News from the college sports week to digest along with the Thanksgiving leftovers:
Clash of the titans: A pair Division I presidents entered uncharted verbal territory this week when they argued about which teams are worthy to compete in the Bowl Championship Series title game.
It began Wednesday when Ohio State President Gordon Gee launched a zinger toward TCU and Boise State, currently ranked third and fourth in the BCS standings.
“I do know, having been both a Southeastern Conference president (Vanderbilt) and a Big Ten president, that it’s like murderer’s row every week for these schools,” Gee told The Associated Press. “We do not play the Little Sisters of the Poor. We play very fine schools on any given day. So I think until a university runs through that gantlet that there’s some reason to believe that they not be the best teams to (be) in the big ballgame.”
That got the attention of Boise State President Bob Kustra, who told the Idaho Statesman: “Maybe President Gee doesn’t go to the games of the teams that are not in his Big Ten, but he’s playing some easy marks.”
In case he didn’t make his annoyance clear, Kustra added: “I just hope that when he speaks about his research profile or the quality of his university he’s a little more believable than he is about athletics, because he’s just so wrong on this one.”
TCU Chancellor Victor Boschini stayed on the sideline for the spat, but his athletics director, Chris Del Conte, weighed in: “To start throwing stones at your house, they must be jealous … (when) someone starts taking shots at TCU, that means we’ve arrived.”
Gordon Gee was right, Boise State and TCU can deal with it (Andrew Sharp, SB Nation)
Ohio State president: Boise State and TCU don’t deserve BCS title shot (Tyler Reisinger, Sports Grid)
Gee’s bluster blows holes in BCS (Dan Wetzel, Yahoo! Sports)
On a related note, Penn State’s Graham Spanier said he anticipated little change in the FBS postseason approach for “the next several years, for sure, and maybe for longer.”
In the wake of the Gee matter, Kustra said he wasn’t so sure: “We probably need to sit down and think about a playoff system,” he said. “The only outliers are the presidents of the schools in the large conferences.”
Finally, as Division I’s Football Bowl Subdivision approached the end of its regular season, it remained uncertain whether enough teams would qualify to fill the 35 bowl games. As of Friday, the math seemed to favor enough qualified teams, but suffice to say it will be close. Nick Carparelli, chair of the Division I Football Bowl Licensing Subcommittee and associate commissioner of the Big East Conference, told USA Today earlier this month that his group is committed to filling all the slots, even if there is a shortfall.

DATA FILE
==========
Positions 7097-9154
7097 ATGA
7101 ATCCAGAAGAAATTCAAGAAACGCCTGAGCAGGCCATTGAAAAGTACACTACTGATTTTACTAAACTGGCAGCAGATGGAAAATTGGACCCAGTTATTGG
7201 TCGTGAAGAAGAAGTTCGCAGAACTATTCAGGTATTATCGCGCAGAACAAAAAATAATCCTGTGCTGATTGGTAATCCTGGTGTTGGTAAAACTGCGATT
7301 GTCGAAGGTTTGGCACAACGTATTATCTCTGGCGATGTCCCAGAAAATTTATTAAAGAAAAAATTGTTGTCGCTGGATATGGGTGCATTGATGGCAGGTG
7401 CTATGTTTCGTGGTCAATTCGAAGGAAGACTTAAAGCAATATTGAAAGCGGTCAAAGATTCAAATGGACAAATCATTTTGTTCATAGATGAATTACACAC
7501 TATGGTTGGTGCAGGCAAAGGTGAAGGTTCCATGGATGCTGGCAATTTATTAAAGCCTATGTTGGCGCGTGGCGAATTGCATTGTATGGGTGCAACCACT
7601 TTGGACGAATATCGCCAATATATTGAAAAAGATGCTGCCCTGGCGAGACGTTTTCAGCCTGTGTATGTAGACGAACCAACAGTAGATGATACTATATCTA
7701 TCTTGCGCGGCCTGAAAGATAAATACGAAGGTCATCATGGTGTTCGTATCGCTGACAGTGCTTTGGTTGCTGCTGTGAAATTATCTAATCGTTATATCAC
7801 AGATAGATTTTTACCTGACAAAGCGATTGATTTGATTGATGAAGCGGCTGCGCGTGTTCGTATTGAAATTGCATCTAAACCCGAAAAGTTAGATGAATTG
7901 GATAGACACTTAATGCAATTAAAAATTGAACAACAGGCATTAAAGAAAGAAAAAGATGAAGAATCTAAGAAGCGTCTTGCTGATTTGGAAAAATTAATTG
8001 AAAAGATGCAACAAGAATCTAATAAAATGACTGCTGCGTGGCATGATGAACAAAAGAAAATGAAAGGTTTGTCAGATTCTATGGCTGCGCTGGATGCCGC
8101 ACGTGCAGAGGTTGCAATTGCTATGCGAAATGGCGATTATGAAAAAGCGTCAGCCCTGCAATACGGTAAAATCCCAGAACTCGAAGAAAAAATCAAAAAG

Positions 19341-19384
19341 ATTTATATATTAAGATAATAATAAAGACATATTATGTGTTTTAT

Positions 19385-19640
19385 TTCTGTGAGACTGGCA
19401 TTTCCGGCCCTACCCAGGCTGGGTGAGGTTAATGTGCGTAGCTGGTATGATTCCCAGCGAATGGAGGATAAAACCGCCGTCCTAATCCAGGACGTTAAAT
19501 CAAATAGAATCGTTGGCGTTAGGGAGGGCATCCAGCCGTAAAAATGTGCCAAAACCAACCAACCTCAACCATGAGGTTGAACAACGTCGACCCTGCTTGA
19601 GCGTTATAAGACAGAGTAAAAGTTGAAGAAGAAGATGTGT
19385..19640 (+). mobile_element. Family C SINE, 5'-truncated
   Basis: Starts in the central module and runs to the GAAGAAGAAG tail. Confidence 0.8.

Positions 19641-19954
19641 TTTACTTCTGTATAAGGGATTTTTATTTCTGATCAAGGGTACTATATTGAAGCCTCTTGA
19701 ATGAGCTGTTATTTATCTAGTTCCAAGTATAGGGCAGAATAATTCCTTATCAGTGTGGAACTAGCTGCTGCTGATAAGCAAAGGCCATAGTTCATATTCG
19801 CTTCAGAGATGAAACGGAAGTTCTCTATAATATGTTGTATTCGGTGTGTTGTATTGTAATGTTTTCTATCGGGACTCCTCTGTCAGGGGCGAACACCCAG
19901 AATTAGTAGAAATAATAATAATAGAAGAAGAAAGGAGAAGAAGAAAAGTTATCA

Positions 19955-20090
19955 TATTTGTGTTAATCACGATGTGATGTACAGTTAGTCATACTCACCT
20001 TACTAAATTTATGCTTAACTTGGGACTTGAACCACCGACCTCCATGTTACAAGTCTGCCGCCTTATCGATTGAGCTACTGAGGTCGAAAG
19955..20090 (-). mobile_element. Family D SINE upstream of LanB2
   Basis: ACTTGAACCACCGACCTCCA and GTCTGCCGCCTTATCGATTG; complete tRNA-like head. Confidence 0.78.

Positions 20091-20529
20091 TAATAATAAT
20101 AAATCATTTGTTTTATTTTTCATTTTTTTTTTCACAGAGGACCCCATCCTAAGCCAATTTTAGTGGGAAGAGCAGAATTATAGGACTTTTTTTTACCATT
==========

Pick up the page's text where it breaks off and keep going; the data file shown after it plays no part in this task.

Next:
Turner, CBS execs talk tournament: Sean McManus, president of CBS News and CBS Sports, and David Levy, president of sales, distribution and sports for Turner Broadcasting, recently discussed their new partnership with the Division I Men’s Basketball Championship.
Sports Business Journal reporter John Ourand interviewed the duo, and while the conversation didn’t yield any major news, it did provide detail into how the NCAA/CBS/Turner agreement came to be and how the networks view their partnership going forward. (Note: Registration and payment are required for Sports Business Journal content.)
Newtonian math: Tobias Moskowitz and L. Jon Wertheim, writing for Sports Illustrated, used some fundamental math to arrive at a suggested salary for Auburn quarterback Cam Newton. (They compared the salary of Indianapolis Colts quarterback Peyton Manning to annual Colts revenue, derived the percentage and then applied that percentage to Auburn football revenue.) The figure for Newton was $3.5 million.
“NCAA policymakers might be shocked by that idea,” they wrote, “but the economics faculty at member schools surely will be less surprised to see signs of a free-market economy.”
In fact, policymakers would not be shocked since they’ve all seen figures like this before.
Moskowitz, a University of Chicago economist, and Wertheim were using the SI platform to shill for their upcoming book, “Scorecasting: The Hidden Influences Behind How Sports Are Played and Games Are Won.”
For what it’s worth, NCAA President Mark Emmert does not offer much hope for those who want to pay players.
Olson outburst: On Tuesday, ESPN’s Diamond Leung noted the NCAA’s response to the assertions of former Arizona men’s basketball coach Lute Olson, who last week turned aggressive in assailing the NCAA infractions process in the wake of a finding against his program.
A few follow-up thoughts:
- Olson evoked conspiratorial images in his outburst, often vaguely referring to “they” and “the NCAA.” As he well knows, the infractions process involves particular groups: the NCAA enforcement staff, which is paid to investigate charges of wrongdoing (similar to how police investigate crimes) and the Division I Committee on Infractions, which serves as a jury of membership peers in adjudicating the case. Why either the staff or the committee would have an agenda against Olson or the University of Arizona was not made clear in his rant.
- The Committee on Infractions often determines that the staff has not met the burden of proof required to support a finding. Olson’s assertion that any challenge to the process is futile or may lead to retribution is false on the surface.
- The finding was issued July 29, and the university (and Olson) had 15 days to appeal. They chose not to do so, even though the Division I Infractions Appeals Committee historically has exhibited a willingness to overturn findings.